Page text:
AME faithful ponder Reid's words

Conflict: The clergy reacts to a city pastor's attack on the church's `satanic' bureaucracy.

July 12, 2004|By Frank Langfitt | Frank Langfitt,SUN STAFF

In launching a blistering attack on the bureaucracy of the African Methodist Episcopal Church, the Rev. Frank M. Reid III has broadcast long-standing concerns about the nation's oldest black denomination into the public arena.

He has also left many of the faithful wondering why he did it.

At the group's convention in Indianapolis last week, the charismatic leader of Baltimore's Bethel AME Church and one of the nation's most prominent black pastors hammered a church electoral system that he said has been marked by back-stabbing, betrayal and money passed out in envelopes.

He also criticized a church bureaucracy that he said values career advancement over ministering to the needy.

In a 24-page booklet sold at the convention for $7 a copy, he called the AME bureaucracy a "satanic system." As the document spreads online, it is provoking strong reaction in Baltimore and around the country.

Many AME laymen and clergy say they're heartened to see someone of Reid's stature airing criticisms that they have shared privately for years. Others view his broadside as short on specifics and long on rhetoric.

Some see the document, Up From Slavery: A Wake Up Call for the African Methodist Episcopal Church, as part of a scheme to win Reid a bishop's post - or as a sign that he is preparing to leave the church for good. Reid, 53, has said he has no plans to quit.

Perhaps most of all, the booklet has many asking why this fifth-generation AME pastor would air the dirty linen of an institution to which he and his forebears have devoted their lives.

"That's the $64 million question," said the Rev. Jamal-Harrison Bryant, a Reid protege who now heads Empowerment Temple, the city's second-largest AME church behind Bethel.

Larry G. Murphy, professor of Christian history at Garrett-Evangelical Theological Seminary in Illinois, likens Reid's assault to Secretary of State Colin L. Powell suddenly joining liberal gadfly Michael Moore in criticizing the Bush administration's Iraq policy.

Bishop Vashti McKenzie, a Baltimorean who serves as titular head of the 3 million- member denomination, said the church leadership was blindsided by the document.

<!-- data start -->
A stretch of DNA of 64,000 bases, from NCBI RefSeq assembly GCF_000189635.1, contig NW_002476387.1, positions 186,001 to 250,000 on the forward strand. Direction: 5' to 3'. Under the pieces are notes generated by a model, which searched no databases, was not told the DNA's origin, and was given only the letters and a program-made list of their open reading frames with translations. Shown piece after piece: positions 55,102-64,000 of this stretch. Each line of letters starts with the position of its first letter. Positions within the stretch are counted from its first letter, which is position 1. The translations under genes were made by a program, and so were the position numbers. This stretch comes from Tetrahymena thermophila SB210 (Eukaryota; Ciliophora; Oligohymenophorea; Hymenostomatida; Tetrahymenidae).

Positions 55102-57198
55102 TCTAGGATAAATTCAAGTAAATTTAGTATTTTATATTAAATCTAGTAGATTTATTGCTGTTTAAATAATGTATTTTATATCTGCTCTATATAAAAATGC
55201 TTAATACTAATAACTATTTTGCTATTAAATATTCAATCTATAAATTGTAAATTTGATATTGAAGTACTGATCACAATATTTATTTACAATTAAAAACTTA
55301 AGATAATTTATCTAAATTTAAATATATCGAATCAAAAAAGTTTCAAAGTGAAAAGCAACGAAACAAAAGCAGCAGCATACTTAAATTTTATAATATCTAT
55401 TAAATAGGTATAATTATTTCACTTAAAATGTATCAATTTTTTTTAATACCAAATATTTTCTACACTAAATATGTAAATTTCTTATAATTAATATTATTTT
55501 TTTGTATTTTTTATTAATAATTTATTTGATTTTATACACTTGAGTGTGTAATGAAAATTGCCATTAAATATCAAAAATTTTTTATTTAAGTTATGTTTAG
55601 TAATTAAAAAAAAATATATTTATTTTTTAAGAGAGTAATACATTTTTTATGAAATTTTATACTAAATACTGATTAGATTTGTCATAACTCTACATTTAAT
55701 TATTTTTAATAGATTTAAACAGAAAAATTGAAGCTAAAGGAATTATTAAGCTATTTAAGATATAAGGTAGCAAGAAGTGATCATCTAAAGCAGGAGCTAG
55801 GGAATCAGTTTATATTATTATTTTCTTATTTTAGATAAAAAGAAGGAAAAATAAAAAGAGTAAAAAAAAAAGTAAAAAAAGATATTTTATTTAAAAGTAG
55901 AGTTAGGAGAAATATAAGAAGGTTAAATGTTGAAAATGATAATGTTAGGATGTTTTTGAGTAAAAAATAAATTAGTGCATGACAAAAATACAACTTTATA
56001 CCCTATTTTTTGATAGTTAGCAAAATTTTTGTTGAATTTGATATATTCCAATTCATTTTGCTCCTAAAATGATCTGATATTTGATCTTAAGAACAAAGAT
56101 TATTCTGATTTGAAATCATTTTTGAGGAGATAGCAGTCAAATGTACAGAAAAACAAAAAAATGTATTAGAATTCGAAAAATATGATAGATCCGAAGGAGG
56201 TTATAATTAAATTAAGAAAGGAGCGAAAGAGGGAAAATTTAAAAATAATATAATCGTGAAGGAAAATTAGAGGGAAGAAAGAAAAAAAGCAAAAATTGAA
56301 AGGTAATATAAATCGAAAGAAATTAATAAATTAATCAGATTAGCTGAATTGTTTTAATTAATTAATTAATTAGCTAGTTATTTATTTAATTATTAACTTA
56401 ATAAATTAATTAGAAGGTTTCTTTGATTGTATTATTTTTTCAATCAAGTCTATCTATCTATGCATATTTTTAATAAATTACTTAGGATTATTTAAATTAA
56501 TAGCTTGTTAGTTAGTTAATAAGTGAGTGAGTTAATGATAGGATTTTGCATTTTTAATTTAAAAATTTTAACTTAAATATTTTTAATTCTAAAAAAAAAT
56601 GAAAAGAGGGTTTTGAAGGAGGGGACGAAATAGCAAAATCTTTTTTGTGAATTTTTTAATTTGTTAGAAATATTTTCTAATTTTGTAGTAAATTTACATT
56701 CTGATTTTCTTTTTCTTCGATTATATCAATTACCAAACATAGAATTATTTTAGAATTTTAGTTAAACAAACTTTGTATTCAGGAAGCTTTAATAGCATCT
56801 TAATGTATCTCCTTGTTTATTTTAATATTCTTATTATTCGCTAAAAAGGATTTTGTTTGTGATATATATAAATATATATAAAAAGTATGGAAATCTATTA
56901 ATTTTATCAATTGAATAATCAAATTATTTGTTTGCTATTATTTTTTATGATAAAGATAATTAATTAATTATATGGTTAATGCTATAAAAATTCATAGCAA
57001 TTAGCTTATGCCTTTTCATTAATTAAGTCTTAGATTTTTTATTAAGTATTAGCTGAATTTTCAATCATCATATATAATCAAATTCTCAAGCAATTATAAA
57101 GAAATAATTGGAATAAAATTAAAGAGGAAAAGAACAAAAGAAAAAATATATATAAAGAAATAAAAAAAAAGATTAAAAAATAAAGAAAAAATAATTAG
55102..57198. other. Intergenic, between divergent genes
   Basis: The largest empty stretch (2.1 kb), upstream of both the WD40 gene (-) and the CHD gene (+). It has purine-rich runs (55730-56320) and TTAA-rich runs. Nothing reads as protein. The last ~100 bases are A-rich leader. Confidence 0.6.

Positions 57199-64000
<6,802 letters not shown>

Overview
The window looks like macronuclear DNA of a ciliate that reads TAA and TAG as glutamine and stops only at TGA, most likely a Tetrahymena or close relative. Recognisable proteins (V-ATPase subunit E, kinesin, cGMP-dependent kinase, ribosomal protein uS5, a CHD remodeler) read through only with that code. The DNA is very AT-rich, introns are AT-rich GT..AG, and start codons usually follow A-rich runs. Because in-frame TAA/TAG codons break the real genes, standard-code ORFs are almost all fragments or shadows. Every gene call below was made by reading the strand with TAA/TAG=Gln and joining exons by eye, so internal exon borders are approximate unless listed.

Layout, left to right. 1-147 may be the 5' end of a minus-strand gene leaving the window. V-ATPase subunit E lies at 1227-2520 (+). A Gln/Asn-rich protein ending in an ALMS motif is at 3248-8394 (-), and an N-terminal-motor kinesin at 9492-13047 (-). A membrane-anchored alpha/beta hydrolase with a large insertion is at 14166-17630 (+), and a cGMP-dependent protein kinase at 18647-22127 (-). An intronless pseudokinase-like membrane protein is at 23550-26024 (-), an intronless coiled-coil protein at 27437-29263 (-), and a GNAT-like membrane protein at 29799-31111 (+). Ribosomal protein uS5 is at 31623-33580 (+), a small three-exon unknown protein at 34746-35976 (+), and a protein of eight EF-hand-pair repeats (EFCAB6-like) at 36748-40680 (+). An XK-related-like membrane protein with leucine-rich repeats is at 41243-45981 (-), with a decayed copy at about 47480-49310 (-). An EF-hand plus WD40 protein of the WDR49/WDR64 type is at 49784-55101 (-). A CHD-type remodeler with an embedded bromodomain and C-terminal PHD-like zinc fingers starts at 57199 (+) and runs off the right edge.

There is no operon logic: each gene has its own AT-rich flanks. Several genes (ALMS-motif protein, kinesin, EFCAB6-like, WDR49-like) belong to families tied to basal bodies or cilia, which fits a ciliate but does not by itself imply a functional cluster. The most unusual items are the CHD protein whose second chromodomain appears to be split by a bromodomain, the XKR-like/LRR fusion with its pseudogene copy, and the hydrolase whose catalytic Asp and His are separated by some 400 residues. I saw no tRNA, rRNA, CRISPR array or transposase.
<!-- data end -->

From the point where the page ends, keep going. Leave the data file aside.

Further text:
Calling Reid "a disgruntled pastor," she said his attack should not diminish the conference's successes. They included the election of two female bishops and three from Africa, providing the continent with a greater voice in church decision-making.

Reid, who holds degrees from Harvard and Yale universities, said last week that he expected a counterattack from those who support the status quo. Apprised of the criticism from McKenzie and others, Reid declined to comment further.

"He was not interested in engaging in a battle via the media," his wife, Marlaa Reid, said Friday. "He respects what the bishops have said and will respond later. There is a forum and a place for that."

Act of conscience

The dispute continues to reverberate in the AME church, the third-largest black denomination in the country.

African Methodism was founded more than 200 years ago by Richard Allen, a former slave who bought his freedom. The movement espouses a liberation theology that encourages people to free themselves from all forms of slavery, including poverty, illiteracy and drug abuse - themes Reid cites in his booklet.

Reid said he wrote the pamphlet as an act of conscience after again witnessing a corrosive electoral process in a recent campaign for bishop.

In the introduction, Reid recalls how, as a college student, he helped his father pass out money to defray the cost of delegates' lunches during the elder Reid's race for bishop at the 1972 General Conference in Dallas. "My father sent me to give a Presiding Elder from another Episcopal District a group of envelopes with five dollars in each one," Reid wrote.

When he learned that the elder had pocketed the money, Reid was furious. But he recalled his father telling him to let it go, saying, "It's the system, son. It's the system."

"In 2004, thirty-two years later, I am clear that the false AME system can and will not be changed incrementally," Reid declared in his booklet. "This demonic system is too slick and flexible for mere reform. To save African Methodism from the system will require a revolutionary commitment to radical change."

By most accounts, Reid's criticisms resonated with many at the convention, even if some questioned his motives and yearned for a more specific prescription.

"I agreed with a great deal of what he had to say," said the Rev. Ellis I. Washington, pastor of St. Matthew AME Church in Philadelphia. "It has really become an [electoral] system that borders on corruption. I supported the fact that he is probably one of the few who have been bold enough to stand up and say what they feel."

Even Reid's critics say the process of electing bishops can stand reform. Murphy said major candidates typically raise more than $100,000 to pay for campaign workers, rallies, display booths and related travel - a highly politicized process for a religious denomination.

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